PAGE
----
Thursday, Agua Venenosa, part four

Feb 13, 2013 by     Comments Off on Thursday, Agua Venenosa, part four    Posted under: Adam Drew This, Brian Wrote This, Fiction, Sketchbook
In which the plot hits the fan.  Sides are chosen, identities are revealed, and violence finally drowns out the innuendo.  Yet amid the mayhem, our heroes find the time for vigorous discussion of pop music lyrics and contemporary automotive design.
Or return to the Art Preview, or revisit Part One, Part Two, or Part Three.

Four: Whip Smart

I am combat-trained and passably knowledgeable in three martial arts. I was a pretty good hockey player as a kid, too. And still, what happens next is too fast for me to follow. I only put the finer details together later, replaying fifteen seconds of memory in my head until I recall or imagine the whole scene.

There is the crack of the bullwhip, enough like a gun that I nearly lose my bladder. It snaps against a Jimmy’s gun and knocks it out of his hand. Not a full second later, the other Jimmy, the one nearer my savior, is kicked so hard he staggers into his partner. The sounds of his wild shot and the ricochet of the bullet off one of the cabinets reach my ears simultaneously.

The bullwhip is in the lifeguard’s hands. Dominatrix Eva is flat on her ass, the lifeguard’s boot resting squarely on her perfect, latex-shiny abs. The lifeguard gives the bullwhip a small flick that twists it into position for her next shot. I hear it whistle past my ear as she lunges toward me. The whip coils around the DEAva’s arm, and Lifeguard yanks her sister off balance. Neither Morii nor I have had time to move.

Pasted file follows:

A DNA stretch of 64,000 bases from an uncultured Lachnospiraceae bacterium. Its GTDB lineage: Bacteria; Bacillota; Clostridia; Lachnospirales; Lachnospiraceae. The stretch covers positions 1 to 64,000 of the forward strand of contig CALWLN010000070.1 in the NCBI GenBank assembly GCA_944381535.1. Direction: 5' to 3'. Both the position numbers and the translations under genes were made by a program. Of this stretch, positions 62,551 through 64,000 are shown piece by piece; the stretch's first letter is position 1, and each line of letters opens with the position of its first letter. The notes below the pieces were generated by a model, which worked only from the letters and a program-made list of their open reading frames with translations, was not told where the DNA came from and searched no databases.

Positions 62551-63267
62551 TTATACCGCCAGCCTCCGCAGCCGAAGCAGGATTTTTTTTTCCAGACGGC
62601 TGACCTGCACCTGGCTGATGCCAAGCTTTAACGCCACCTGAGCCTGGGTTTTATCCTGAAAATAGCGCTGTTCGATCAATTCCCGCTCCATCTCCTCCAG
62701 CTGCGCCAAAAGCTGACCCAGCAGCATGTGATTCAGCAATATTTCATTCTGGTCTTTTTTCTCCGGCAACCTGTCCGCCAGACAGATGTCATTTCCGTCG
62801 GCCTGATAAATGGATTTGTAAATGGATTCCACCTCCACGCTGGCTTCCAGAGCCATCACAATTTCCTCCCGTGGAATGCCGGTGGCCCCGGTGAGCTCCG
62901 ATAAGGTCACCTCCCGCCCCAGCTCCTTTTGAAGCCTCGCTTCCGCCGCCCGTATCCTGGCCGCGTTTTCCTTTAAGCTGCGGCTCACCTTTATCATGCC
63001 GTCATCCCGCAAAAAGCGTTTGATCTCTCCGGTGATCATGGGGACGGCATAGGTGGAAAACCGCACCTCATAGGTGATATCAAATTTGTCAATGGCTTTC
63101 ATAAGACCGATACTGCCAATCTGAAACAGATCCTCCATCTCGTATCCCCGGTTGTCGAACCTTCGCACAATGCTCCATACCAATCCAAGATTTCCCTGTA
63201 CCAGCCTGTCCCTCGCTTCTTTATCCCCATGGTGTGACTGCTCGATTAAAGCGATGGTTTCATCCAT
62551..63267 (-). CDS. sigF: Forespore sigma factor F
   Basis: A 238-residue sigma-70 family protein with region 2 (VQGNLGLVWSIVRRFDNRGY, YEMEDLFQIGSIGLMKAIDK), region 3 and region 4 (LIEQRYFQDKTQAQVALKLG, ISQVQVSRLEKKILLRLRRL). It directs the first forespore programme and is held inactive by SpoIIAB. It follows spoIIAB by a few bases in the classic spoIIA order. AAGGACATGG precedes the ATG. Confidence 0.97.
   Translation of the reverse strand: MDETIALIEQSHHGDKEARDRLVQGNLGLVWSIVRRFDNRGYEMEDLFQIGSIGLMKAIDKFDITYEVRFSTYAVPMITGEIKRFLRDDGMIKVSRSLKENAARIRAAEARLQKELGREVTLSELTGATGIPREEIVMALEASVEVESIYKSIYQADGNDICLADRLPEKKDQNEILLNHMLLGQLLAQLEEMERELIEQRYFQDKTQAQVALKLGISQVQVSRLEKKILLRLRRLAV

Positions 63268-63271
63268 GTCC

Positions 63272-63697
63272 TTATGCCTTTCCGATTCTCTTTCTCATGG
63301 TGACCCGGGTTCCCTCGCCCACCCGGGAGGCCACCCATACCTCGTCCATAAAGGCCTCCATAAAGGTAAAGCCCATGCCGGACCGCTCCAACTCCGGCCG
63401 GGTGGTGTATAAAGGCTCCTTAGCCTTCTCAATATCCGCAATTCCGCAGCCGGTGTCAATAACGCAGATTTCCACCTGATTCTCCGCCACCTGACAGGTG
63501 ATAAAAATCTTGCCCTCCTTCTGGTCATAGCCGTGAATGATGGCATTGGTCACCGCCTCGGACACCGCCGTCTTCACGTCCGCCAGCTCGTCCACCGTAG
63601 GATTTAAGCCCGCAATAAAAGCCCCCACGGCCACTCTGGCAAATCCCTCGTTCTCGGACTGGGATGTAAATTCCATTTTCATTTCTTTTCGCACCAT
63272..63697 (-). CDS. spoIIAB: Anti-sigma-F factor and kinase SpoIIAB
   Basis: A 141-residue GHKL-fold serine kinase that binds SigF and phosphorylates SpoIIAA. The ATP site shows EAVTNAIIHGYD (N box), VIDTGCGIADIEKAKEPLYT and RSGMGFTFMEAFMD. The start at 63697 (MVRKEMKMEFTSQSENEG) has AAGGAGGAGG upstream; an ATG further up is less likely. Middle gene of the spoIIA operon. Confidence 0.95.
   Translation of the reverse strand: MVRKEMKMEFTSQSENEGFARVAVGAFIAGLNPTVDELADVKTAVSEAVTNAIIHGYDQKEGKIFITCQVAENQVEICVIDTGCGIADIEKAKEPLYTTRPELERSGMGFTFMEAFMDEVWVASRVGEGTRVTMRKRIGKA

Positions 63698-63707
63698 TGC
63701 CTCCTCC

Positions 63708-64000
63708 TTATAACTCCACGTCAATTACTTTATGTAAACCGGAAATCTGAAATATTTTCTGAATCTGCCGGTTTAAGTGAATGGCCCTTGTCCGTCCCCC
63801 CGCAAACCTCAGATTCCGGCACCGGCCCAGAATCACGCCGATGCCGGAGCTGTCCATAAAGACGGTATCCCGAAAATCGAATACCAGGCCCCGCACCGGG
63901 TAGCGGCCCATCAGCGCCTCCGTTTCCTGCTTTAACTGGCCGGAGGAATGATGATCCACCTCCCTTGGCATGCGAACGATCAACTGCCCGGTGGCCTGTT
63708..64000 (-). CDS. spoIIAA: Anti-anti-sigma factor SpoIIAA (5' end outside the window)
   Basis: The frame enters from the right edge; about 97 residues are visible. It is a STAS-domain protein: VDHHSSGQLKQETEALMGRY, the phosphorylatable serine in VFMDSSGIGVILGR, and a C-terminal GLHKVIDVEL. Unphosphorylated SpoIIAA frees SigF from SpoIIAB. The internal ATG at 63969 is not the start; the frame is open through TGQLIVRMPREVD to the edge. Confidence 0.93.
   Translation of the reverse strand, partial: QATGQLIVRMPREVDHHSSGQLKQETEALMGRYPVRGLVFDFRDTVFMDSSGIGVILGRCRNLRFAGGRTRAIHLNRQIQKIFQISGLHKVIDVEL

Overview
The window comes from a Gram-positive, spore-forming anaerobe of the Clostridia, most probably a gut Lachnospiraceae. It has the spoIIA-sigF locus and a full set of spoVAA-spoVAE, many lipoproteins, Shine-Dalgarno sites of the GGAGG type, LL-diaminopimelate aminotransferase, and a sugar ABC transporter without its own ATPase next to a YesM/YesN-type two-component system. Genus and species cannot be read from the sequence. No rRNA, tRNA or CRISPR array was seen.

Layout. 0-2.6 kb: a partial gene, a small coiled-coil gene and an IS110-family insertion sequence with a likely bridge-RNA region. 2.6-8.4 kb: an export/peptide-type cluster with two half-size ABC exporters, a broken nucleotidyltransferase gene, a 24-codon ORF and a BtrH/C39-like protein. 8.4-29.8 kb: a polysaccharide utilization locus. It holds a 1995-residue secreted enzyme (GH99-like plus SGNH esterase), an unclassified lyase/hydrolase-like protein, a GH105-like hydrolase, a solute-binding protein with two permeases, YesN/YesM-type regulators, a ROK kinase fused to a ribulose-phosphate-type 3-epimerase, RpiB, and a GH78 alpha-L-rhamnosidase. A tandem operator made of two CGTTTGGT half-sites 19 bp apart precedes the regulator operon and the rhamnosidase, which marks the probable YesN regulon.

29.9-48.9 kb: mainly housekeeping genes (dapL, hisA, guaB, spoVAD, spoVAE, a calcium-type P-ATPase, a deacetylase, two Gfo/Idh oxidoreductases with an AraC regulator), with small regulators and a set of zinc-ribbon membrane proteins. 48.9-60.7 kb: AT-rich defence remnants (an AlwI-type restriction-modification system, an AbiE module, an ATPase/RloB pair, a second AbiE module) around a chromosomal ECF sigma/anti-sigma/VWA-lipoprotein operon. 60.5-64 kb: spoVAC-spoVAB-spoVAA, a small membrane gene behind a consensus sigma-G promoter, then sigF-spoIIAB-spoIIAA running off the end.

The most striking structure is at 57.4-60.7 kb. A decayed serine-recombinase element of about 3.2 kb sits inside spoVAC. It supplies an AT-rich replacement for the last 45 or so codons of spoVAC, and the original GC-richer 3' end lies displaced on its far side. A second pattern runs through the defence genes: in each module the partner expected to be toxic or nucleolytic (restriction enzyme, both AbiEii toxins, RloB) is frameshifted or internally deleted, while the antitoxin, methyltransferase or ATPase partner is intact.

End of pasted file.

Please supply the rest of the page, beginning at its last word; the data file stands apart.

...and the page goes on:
The Evanatrix twists from under her prodigal sister and flips to her feet. The fight between them is fast, savage and so technically perfect that I suffer a weird dissociative moment. It’s as though I’m watching this in a next-generation holocinema rather than living it. Later, I cannot recreate the pattern of kicks, punches and parries that drops Evanatrix to the floor. But I see Lifeguard drop a sensibly heeled black boot hard on Evanatrix’s neck. I flash again to the idea about stealing just a head.

Lifeguard picks up one of the ceramic guns and shoves it into the mouth of a Jimmy, pulling the trigger. As that Jimmy drops, she fires four more shots into the torso of his partner, but it’s the following two to the head that damage him enough to put him down. Nonlethal bullets—I had that right, at least.

Lifeguard is standing beside me now, arm extended, gun at eye level. She points the smoking beige barrel at DEAva, who stands protectively in front of Morii.

“You don’t want to fight me, sister,” my lifeguard says.

“Protocol,” DEAva replies with a nod. “Protecting Morii-san is first priority.”

“Then we don’t have a problem.” She lowers the gun to her waist, but still points it at her sister. “Your personality was my favorite of all of us.”

DEAva cocks her head in genuine confusion, a cute little gesture that seems entirely out of place in this moment. “I don’t understand.”

“I know,” Lifeguard says, sounding regretful. She flicks her eyes to mine. “Let’s get out of here. My sister has broadcast an alert.”